Tom Jones of the Tampa Bay Times asks a great question in the ongoing controversy about hazing/torture in the NFL:
How does a Stanford-educated, 24-year-old man who stands an imposing 6 feet 5, 312 pounds and plays in one of the meanest sporting leagues in the world become so scared of a teammate that he risks ridicule and scorn by walking away from his job as a well-paid professional football player?
The Miami Dolphins’ Richie Incognito took hazing to another level, he says, by doing what he is alleged to have done to teammate Jonathan Martin. He allegedly used racist taunts, shook him down for money, and threatened physical violence. Reports say he did so at the behest of coaches who wanted to toughen up the rookie.
None of Martin’s teammates stood up for him, Jones writes today.
CBS reports this morning that when Martin left the team, he never told his coaches the real reason. He was worried that complaining about being bullied might damage his NFL career and lead to retribution, CBS said.
How does this happen? The need to feel accepted, writes Daily Norseman columnist K.J. Segall, who points out that the Vikings’ Jared Allen is OK with hazing while coach Leslie Frazier is not.
Segall’s column is more personal, however. He writes about the time he underwent hazing in the kickboxing fraternity when he was just 17:
As I crumbled for a second under the worst pain I’d ever experienced (and I fell and dislocated both my hip and shoulder once as a child), suddenly going totally blind, everyone was cracking up. Two people grabbed me by the arms and led me- again, 100% blind- into the ring, where a fighter was waiting (also laughing). The bell began, and he began to “spar” me. I use quotes because he didn’t really hit me. Open hand, soft smacks to the face and body, nothing that would even leave a bruise. I was swinging wildly for my life mind you, but he didn’t care (not like I could actually hit him blind anyways). He just kept laughing and smacking me around for a bit. The bell rang again after what felt like 28 hours (actually 3 minutes) and that was that. I couldn’t breathe, and the tears had washed the spray down onto my shoulders, where I kid you not it was so strong that even there it burned like fire.
Everyone gathered around. Nobody stopped laughing for a good hour. I was told to get on my knees and bend over- the last thing I wanted was for that spray to continue running down my body onto my, ahem, more sensitive areas. And every time I reached to rub my eyes my hand was forcefully snatched and held. Rubbing makes it worse and last longer. But that was the only help I got. For 30 minutes I knelt there, snot and tears covering me, choking and blind. Every passing minute the pain got worse- not better. There was milk to eventually ease it after my half hour of penance was up, and I could hear everyone making chugging sounds and saying that they had decided to drink it instead (which I feared very much was true, but wasn’t). And after 30 minutes I was stood up onto my feet, there was roaring applause, and milk was doused onto my face as someone kept wiping at my stomach to again keep it from running somewhere I really didn’t want. 5 minutes after receiving that magical cure I was better- eyes swollen but once again functioning, still choking up gobs of snot but able to breath steadily. At 17, this Sherriff stuck an open beer out to me. He had double checked with my father and knew it was OK. He told me he imagined I wanted it, and that I would never earn a beer so much again in my life (wasn’t true but whatever). Everyone cracked one open (a very rare thing for fighters), cheered me, and after a swig I was lifted and carried out of the training ring. And from that day forward I was one of them, not a boy amongst men but, in their eyes, a 17 year old man who they would now support, help, and if necessary defend.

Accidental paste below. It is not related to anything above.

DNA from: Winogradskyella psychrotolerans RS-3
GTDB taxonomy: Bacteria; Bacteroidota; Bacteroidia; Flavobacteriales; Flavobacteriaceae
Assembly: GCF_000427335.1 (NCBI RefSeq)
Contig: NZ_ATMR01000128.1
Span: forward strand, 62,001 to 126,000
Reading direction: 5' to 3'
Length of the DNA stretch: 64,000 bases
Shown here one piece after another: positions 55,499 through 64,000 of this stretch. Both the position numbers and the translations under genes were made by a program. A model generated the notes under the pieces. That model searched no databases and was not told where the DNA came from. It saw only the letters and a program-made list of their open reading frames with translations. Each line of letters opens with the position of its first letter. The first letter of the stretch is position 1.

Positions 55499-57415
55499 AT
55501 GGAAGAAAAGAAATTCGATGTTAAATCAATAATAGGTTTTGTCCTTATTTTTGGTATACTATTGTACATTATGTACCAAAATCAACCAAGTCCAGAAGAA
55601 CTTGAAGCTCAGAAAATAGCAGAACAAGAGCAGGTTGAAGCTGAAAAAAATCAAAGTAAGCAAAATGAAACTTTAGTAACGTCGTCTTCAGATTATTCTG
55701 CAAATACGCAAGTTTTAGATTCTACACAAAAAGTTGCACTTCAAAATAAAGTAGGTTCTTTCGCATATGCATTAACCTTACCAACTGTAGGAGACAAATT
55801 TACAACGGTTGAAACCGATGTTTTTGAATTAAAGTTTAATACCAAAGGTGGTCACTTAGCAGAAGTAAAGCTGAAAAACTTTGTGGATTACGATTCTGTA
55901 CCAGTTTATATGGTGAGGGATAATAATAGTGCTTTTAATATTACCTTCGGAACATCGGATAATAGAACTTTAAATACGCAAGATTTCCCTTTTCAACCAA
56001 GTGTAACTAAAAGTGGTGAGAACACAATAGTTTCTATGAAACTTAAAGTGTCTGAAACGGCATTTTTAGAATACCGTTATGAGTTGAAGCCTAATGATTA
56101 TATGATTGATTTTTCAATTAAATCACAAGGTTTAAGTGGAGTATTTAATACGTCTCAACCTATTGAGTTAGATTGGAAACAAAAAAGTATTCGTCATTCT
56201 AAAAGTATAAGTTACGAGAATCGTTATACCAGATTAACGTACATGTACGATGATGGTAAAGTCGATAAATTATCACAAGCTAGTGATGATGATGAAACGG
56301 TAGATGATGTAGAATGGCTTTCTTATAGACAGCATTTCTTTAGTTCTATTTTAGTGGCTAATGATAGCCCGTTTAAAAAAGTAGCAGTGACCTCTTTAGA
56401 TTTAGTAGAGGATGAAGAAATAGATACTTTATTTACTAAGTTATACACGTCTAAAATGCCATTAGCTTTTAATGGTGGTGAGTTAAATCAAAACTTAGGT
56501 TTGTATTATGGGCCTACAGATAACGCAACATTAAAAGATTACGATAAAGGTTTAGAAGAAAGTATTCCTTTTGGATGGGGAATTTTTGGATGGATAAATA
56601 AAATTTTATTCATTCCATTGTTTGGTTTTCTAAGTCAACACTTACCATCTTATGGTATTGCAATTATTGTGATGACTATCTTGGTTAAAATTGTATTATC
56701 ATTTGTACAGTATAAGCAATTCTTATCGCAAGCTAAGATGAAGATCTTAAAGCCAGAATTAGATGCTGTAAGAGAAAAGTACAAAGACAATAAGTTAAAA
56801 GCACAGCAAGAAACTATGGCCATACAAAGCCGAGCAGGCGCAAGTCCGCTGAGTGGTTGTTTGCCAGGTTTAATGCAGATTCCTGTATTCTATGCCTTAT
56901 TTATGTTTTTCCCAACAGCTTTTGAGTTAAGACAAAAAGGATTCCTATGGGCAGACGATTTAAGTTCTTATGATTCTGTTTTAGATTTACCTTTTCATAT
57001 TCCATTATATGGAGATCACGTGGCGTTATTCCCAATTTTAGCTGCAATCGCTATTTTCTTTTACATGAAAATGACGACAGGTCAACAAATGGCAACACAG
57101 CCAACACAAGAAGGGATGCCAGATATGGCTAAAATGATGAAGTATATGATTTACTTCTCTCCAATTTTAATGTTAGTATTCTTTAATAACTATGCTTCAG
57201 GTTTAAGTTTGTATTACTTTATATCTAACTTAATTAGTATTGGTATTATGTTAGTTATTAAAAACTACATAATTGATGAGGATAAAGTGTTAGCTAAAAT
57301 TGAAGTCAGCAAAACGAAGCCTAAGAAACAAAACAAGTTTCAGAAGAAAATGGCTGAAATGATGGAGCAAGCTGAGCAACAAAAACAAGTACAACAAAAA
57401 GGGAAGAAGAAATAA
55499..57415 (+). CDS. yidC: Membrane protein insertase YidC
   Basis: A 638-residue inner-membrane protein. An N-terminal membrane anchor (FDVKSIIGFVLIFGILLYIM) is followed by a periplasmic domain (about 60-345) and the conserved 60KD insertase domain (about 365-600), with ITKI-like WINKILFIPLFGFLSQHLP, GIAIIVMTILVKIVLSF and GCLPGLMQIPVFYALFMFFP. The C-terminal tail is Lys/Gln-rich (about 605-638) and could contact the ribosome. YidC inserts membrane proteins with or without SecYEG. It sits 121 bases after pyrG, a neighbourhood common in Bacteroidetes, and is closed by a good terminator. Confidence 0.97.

It sounds like a horrible story, he notes, but he considers it to this day an “incredible source of pride.” But he’s not sure he could let his own son go through it.
“If drunk college frat bros and direction-following Marines can handle some limitations on their pledge hazing, then the massive men of the NFL can, too,” Eric Lenvenson of The Atlantic writes.
So now the problem is health insurance doesn’t cost enough?
Health insurance premiums via MnSure are so low in many parts of Minnesota that shoppers aren’t qualifying for tax credits to help pay for the insurance coverage, April Todd-Malmlov, the MNsure executive director, told the Pioneer Press.
Related: How Obamacare pays for its subsidies (NPR).
Meanwhile, there was no escaping the issue at last night’s country music awards.
Everybody get off Joe Biden’s and Mayor R.T. Rybak’s back; it can happen to anyone.
VP Biden and the soon-to-be-former Minneapolis mayor, both called the wrong person when attempting to congratulate the new mayor of Boston on Tuesday night, the Cape Cod Times reports. They called Marty Walsh, the former staffer to Sen. Ted Kennedy, and not Marty Walsh, the guy who was just elected mayor of Boston.
“If you need a reservation in the city of Boston, I can probably get you any reservation you want,” the wrong Marty Walsh said.